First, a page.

How to Spot a Client That Won’t Pay Their Bills

How-to-Spot-a-Client-That-Won’t-Pay-Their-Bills

Is there anything more frustrating than a client who won’t pay their bills? Unfortunately, this is something every business has to deal with from time to time. But wouldn’t it be great to avoid this type of situation?

Here’s a few tips for identifying clients or customers who might pose a risk of non-payment. Follow this advice, and protect yourself from clients who won’t pay their bills.

Contracts

While a contract alone does not guarantee payment, it helps to weed out those clients who are not confident of their ability to pay.

If your customer is unwilling to enter into a legally binding agreement to pay for your services, this is a major warning sign that you might have trouble collecting money from them.

Up Front Charge

Collecting a portion of your fee before delivering products or services is another precaution which can identify the wrong type of client. A good customer should have no problem with such a charge, but if they show hesitation, they may be the type of client who doesn’t pay.

Anonymity

How well do you know your client? Are they from a reputable organisation, and do you have a physical address for them? If your customer only provides their name and an email address, make sure you verify their existence before moving forward.

Vague about What They Want

You should always have a clear understanding with your client about their needs, and the services they require from you.

If your client provides only vague direction, this could be a sign that they are not committed to the project, and therefore not committed to payment. Make sure you have a solid agreement in place as to which services you are providing.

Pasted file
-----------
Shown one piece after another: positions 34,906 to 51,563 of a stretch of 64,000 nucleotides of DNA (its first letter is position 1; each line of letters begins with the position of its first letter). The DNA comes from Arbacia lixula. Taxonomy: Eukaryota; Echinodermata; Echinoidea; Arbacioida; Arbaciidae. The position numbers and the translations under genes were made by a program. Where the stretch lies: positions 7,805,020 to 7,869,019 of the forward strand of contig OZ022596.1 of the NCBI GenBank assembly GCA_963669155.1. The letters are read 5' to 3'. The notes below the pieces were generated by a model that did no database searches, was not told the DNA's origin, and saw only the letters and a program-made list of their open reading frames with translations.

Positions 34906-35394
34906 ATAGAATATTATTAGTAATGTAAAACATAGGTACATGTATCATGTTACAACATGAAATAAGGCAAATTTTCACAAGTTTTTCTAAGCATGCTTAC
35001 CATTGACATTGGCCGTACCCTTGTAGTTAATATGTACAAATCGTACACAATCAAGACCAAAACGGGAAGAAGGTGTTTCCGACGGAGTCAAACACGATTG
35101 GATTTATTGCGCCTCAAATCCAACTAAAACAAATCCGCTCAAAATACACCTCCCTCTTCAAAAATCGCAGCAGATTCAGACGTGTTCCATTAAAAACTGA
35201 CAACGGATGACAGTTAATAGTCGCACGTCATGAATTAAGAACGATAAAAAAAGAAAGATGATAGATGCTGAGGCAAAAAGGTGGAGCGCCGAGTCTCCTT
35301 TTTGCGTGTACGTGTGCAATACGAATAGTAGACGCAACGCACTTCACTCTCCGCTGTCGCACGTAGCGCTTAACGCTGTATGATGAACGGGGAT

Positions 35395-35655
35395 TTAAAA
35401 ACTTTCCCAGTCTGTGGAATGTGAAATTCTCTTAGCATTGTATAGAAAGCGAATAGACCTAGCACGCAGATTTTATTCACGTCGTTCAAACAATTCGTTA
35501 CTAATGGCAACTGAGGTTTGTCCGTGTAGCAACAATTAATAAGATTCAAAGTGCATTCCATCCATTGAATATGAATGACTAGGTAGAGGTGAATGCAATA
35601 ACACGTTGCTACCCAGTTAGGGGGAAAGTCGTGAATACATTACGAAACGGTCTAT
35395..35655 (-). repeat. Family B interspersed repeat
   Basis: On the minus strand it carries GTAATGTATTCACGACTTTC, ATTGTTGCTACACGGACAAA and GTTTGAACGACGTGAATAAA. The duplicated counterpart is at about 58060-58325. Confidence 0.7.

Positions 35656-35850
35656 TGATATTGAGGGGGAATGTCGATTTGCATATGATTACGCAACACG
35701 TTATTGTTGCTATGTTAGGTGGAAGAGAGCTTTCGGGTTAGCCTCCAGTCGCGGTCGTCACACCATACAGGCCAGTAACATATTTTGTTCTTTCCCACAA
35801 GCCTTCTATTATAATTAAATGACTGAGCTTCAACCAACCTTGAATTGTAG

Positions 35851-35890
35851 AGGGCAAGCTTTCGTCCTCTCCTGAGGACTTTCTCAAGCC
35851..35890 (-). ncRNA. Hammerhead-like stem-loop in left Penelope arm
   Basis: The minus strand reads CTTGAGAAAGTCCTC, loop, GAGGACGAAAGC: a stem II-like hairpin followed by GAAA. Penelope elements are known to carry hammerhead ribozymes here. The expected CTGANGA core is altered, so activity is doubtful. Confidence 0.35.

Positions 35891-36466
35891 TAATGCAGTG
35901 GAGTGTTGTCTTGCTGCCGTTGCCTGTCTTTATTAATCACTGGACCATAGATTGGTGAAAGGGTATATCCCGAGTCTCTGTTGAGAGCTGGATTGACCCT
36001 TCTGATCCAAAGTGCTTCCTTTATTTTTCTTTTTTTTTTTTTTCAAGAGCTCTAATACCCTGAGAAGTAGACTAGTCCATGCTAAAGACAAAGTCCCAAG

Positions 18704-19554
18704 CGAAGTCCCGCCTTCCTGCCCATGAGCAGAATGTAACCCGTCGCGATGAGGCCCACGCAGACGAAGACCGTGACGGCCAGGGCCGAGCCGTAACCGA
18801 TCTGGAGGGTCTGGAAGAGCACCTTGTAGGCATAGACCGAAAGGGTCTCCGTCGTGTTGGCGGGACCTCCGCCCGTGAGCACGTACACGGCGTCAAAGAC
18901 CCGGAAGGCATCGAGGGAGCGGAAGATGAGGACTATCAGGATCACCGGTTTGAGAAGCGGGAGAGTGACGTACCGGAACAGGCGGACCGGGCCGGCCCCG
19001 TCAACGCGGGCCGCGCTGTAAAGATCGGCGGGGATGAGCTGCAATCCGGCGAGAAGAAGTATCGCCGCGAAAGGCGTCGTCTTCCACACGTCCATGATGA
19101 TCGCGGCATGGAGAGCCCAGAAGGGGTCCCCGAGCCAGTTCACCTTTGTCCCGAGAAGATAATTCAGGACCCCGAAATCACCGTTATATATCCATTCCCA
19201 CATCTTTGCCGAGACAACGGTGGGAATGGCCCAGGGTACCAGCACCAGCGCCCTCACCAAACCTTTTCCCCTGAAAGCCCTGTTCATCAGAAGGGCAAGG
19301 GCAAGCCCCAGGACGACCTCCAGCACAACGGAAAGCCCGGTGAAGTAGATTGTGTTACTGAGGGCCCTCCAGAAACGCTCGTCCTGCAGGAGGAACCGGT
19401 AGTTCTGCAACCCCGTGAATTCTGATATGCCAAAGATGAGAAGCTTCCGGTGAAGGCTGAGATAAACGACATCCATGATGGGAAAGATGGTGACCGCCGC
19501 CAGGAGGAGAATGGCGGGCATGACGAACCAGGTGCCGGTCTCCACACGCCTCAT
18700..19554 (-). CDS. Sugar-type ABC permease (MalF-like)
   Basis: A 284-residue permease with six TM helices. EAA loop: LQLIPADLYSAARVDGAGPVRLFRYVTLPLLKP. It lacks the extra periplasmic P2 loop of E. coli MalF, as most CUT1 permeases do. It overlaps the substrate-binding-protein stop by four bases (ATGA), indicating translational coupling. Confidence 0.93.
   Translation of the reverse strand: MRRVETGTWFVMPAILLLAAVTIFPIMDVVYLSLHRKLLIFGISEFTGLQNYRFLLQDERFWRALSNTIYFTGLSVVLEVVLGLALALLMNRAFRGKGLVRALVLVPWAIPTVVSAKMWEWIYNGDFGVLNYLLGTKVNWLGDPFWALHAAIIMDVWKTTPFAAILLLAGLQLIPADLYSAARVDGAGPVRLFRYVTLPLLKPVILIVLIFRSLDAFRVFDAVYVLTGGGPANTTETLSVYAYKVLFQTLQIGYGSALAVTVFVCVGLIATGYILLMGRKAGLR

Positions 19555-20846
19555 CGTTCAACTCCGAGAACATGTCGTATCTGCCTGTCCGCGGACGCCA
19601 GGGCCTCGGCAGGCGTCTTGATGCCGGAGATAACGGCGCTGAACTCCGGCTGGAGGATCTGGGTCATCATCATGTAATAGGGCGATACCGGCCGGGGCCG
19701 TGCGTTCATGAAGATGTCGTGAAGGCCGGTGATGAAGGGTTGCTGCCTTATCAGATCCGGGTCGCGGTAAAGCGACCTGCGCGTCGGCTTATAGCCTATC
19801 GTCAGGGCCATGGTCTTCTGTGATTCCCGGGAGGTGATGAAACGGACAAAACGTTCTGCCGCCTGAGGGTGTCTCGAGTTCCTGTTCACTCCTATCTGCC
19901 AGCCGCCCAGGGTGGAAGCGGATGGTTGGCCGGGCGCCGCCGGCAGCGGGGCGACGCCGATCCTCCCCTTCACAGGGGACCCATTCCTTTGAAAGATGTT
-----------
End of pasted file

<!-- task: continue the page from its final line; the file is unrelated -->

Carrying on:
Why You?

Did your customer specifically seek you out because of the quality of your work? Or did they seemingly select you at random? A customer who chose you because of your expertise is much more likely to care about your services, and pay without problems.

Payment Assurances

What payment assurances has the client given you? Are they vague or non-existent, or have they specified an exact timeframe for payment? Make sure your client has given you some assurance that payment will be forthcoming before starting work on any project.

Payment with Future Earnings

Customers who promise to pay with future earnings may be great clients, but they can also be risky. Make sure there are concrete terms in place regarding any agreement which offers you a proportion of future earnings.

You should also try to evaluate the likelihood of the client’s success, and determine whether there is a chance that they may not be able to fulfil their agreement. Finally, you should evaluate whether it is worth taking the risk in return for the potential reward.

Avoiding Clients Who Won’t Pay

Remember, even if you take all of the right precautions, there is no guarantee that you’ll never have difficulties collecting payment.

Do what you can to avoid the wrong clients, but always be prepared to deal with clients who won’t pay – even if that means turning to a debt collection agency such as PJCDS.

Scott Bryan is a financial blogger who enjoys explaining the arcane world of finance in everyday terms. Formerly a high street bank manager for over thirty years, he knows that everyone has unique requirements and so is dedicated to helping you find the right solution for you. He now works as an freelance financial writer when not consulting.